Senator Bernie Sanders and former secretary of state Hillary Clinton escalated their verbal wrangling Wednesday, sharply questioning each other’s liberal credentials in perhaps the most acrimonious day of their fight for the Democratic nomination.
The two conducted their dispute digitally, with posts aimed at their millions of Twitter followers, and then appeared separately in a CNN sponsored town hall meeting Wednesday night. …
Sanders, in his volley of tweets, called attention to her more “moderate” positions on a host of issues important to the party’s liberal base, including her vote to authorize the war in Iraq, ambivalence about the Keystone XL Pipeline, and support for an early draft of the Trans-Pacific Partnership.
“You can be a moderate,” Sanders said in one tweet. “You can be a progressive. But you cannot be a moderate and a progressive.”
Clinton has since said the Iraq vote war was a mistake, and she no longer supports the pipeline or the TPP agreement.
Clinton’s campaign responded Wednesday afternoon in its own series of tweets defending her record and attacking Sanders.
“This shouldn’t be a debate about who gets to define ‘progressive’ — it should be about who will get real results for American families,” stated the first tweet.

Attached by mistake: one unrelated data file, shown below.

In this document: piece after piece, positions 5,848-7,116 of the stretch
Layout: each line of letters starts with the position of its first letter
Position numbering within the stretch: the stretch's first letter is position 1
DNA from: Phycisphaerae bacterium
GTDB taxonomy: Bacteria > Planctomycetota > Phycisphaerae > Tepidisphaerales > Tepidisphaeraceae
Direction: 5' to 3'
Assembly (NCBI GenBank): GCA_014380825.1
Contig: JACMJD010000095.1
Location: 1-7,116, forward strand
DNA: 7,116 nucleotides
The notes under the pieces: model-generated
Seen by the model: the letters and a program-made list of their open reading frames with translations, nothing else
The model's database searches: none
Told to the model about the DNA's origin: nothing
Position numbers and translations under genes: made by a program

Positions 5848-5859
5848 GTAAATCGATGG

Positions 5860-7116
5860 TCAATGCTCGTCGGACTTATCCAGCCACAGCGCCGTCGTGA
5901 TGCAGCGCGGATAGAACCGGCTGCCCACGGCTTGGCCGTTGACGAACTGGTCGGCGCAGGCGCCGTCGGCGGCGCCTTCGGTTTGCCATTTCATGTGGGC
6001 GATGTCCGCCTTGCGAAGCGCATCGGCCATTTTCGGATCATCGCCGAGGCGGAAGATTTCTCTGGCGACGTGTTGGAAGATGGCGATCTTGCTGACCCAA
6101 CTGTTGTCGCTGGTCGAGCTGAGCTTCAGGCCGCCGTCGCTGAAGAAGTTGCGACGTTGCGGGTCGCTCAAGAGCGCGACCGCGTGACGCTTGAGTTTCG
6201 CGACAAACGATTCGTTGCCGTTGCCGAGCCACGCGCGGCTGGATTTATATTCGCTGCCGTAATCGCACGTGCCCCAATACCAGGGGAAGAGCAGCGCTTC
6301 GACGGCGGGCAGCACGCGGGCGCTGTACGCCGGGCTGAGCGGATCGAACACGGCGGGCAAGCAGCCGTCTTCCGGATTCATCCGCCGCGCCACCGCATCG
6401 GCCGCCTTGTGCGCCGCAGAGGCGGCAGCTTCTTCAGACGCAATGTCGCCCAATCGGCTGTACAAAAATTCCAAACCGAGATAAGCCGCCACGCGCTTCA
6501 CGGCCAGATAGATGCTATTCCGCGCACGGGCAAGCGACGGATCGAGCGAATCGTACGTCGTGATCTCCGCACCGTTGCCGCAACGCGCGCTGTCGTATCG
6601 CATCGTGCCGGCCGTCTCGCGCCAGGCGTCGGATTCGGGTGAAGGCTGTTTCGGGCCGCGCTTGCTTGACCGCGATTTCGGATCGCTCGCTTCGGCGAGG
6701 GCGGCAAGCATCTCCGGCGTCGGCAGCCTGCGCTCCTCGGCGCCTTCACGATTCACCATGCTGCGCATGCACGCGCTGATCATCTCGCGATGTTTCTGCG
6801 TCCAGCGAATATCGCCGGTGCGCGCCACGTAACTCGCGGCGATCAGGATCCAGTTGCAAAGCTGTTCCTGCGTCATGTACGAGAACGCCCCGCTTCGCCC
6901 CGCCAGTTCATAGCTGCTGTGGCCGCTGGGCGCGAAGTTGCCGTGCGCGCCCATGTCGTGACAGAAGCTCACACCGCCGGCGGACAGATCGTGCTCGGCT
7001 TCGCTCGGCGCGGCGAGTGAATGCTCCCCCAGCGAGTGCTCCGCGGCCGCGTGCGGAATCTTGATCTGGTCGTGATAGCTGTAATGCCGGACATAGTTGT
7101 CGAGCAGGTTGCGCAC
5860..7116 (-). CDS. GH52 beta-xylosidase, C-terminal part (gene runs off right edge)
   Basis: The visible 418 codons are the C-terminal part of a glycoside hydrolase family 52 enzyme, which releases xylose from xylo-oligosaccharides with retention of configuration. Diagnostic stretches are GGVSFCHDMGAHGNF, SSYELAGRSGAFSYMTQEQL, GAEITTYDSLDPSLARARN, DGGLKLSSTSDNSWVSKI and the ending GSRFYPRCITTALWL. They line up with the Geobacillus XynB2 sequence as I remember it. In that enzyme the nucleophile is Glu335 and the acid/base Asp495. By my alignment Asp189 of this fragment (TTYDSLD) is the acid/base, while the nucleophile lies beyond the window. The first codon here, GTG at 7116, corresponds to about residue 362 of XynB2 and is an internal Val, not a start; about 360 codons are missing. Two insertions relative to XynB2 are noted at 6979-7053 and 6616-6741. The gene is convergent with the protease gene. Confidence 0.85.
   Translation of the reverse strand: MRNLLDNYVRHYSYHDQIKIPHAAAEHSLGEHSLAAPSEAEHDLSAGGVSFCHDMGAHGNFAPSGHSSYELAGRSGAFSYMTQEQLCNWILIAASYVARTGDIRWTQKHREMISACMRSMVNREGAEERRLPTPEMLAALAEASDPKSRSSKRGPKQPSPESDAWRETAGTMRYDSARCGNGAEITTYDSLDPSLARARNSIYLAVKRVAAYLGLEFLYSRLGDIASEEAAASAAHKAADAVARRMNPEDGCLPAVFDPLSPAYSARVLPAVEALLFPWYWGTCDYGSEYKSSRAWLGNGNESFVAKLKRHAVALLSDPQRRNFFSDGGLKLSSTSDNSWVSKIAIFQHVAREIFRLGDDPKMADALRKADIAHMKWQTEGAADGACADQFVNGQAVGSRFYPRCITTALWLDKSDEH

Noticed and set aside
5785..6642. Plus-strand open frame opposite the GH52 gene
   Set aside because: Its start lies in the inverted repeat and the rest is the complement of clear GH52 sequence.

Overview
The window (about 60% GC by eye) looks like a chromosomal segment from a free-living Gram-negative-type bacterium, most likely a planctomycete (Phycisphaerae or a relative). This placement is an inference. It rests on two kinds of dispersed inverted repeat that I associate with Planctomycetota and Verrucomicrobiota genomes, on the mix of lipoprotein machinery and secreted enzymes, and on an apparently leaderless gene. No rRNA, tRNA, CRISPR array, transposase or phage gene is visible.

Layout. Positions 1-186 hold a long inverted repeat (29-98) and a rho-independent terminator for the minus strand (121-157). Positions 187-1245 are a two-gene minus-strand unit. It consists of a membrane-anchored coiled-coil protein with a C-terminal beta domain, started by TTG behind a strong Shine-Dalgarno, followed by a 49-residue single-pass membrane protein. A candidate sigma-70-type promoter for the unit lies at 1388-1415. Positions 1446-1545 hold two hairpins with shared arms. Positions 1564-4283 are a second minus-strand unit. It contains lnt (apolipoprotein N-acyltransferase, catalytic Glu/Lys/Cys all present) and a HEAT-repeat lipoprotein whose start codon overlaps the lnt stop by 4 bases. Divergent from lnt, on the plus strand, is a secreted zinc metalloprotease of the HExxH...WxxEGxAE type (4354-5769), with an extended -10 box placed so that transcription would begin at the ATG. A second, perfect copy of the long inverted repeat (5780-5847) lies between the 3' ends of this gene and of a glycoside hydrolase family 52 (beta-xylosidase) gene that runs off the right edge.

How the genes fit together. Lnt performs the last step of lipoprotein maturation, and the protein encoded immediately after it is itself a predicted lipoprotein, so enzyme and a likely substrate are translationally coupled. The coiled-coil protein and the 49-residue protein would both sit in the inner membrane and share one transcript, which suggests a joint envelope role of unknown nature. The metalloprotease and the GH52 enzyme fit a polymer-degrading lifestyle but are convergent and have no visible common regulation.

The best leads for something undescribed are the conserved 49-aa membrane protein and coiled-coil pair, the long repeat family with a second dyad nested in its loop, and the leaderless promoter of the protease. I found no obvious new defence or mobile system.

“Now, if you do want to make it about who’s a ‘real progressive,’ ” @BernieSanders, what were you on these days?” read the next tweet, which included a graphic that listed several of Sanders’ votes, including those against tighter gun control.
In my opinion, both candidates are progressive when compared to any of their possible Republican rivals, which is the only final choice we are going to get.
At a more specific level, Clinton is more progressive on gun control and will shatter a glass ceiling by becoming the first female president — huge progress for the nation. She is less progressive on regulation of Wall Street. Her management of foreign policy is subject to debate as to whether she made progress for the country or not, but she definitely has more experience in international affairs.
Sanders is more progressive on regulation of Wall Street — befitting his Vermont constituency compared to Clinton’s in her days as a senator from New York — and in general aligns more closely with the progressive wing of the democratic party on environmental and foreign policy (which doesn’t necessarily mean that Clinton is not progressive in those areas, perhaps just less progressive). He is absolutely less progressive than Clinton on gun control, and arguably not especially progressive at all on that matter (which for me is a key defining issue).
What do you think?